Though I was already enjoying this series, for whatever reason this was the week everything clicked for me. The story, the setting, the pacing – what had been a mish-mash of generally enjoyable components became a complete package with this episode.
For starters, just in the nick of time the audience was finally given some useful information. Mysteries are great – in a show like this, essential – but I was fast reaching the frustration point with the refusal to tell me anything of use. That changed this week – we’ve still got loads of unknowns, but at least now we know the game we’re playing. The IBN 5100 is working, Jellyman’s reports are opened, and we know that “Human is dead – mismatch” was meant quite literally. SERN has been experimenting with time travel using Kerr black holes – in fact – it’s been their main function since the beginning.
But all is not well. As Makise gruesomely demonstrates, their method is equivalent to trying to squeeze a spone through a bottle top. The space is too small, and the body on the other side has had all the juice squeezed out (ewww). Thus, the jellied bananas. Of course we don’t know why the phone microwave (name subject to change) is also able to act as a time machine, but that’s fine – mysteries are great. I just want to know what the game is, not the result.
So with this news, Makise seems to be fully on-board – and she and Okarin have some actual bonding moments over her love of Dr. Pepper and lab coats (“Now – stand with your hands in your pockets!”). He even tries to protect her by sending her home when it’s clear they’re about to see information that will take them past the point of no-return. But she refuses – knowing what she knows now, Makise – like Okarin – is pot-committed. And then there’s Amane, the “part-timer” at the CRT store – strong foreshadowing that she’s actually from the future. But she still seems to like Okarin and want to be on his side.
The strength of this show remains in the dialogue, though the mystery is becoming increasingly engaging. The core group at the lab – I include Daru and Mayuri in that – is well-established and all are strong characters. But even the side characters have been well introduced – Amane, Ruka, in all cases it appears that we’re only seeing the surface, that each is a complex person with their own set of mysteries – and that does a lot to make them come alive as characters. Of course the dialogue between Okarin and Makise is the highlight, and their relationship is actually developing – we’re seeing more to him than the zany mad scientist, someone with real ideals who genuinely cares for his friends. She’s moved beyond the icy child-genius into a quirky, gutsy broad who gives as good as she gets. But even Mayuri is growing in my esteem. There’s just something about Kana Hanazawa – she can make something as simple as that “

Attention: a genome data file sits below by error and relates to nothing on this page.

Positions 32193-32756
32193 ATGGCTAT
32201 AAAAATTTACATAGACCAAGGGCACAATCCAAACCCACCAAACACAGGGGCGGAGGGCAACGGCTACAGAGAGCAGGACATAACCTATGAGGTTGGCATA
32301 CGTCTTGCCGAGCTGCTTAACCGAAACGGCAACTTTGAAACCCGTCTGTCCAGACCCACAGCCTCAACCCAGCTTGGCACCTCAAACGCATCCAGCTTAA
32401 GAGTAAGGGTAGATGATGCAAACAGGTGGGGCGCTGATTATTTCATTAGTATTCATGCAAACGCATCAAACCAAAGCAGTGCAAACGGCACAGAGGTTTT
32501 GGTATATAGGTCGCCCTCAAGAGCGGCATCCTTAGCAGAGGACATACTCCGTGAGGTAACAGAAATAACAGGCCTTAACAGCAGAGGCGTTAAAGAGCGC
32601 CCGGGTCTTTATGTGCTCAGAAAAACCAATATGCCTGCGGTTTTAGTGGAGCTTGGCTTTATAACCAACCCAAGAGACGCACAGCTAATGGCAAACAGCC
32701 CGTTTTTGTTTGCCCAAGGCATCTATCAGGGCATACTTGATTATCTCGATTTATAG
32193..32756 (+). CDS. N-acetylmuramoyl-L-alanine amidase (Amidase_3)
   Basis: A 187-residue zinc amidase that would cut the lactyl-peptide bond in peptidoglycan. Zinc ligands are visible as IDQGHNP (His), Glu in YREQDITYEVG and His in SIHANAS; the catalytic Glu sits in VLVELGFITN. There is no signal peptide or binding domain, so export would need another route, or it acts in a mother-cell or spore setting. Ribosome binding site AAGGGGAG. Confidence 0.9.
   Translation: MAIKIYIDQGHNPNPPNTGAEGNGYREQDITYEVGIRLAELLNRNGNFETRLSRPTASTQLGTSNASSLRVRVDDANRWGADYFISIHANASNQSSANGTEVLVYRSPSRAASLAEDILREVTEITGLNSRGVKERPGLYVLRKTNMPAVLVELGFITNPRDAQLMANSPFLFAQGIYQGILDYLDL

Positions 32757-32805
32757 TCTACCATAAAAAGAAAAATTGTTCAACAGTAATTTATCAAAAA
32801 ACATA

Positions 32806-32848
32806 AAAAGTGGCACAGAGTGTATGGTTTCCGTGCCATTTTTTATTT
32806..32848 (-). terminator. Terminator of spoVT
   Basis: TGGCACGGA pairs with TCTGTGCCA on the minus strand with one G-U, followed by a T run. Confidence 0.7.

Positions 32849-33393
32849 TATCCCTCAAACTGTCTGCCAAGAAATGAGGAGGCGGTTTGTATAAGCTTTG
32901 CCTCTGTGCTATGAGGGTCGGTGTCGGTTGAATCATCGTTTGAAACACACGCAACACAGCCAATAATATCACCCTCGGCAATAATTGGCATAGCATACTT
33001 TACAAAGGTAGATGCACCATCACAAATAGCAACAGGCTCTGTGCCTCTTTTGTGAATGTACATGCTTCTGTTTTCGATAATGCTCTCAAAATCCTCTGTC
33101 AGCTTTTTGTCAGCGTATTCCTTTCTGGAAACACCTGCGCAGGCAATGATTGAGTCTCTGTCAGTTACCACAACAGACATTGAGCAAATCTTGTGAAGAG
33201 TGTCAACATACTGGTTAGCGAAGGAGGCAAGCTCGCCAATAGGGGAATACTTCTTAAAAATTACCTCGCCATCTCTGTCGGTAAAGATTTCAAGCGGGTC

Do do dooooo Duturu!” greeting of hers and make it lovably strange. I suppose there’s a risk of getting sick of her, since she seems to be in every other series lately – but she’s undeniably got a spark that can explode with the right role.
I’d argue that Steins;Gate and C are the two coolest series of the Spring. They both have clever sci-fi elements, funky settings and a lot of style. But the difference is in the characters for me. This series connects on a human level in a way that C just hasn’t been able to yet. With a well-established plot to draw on and two cours with which to do it, I expect this show to continue to improve.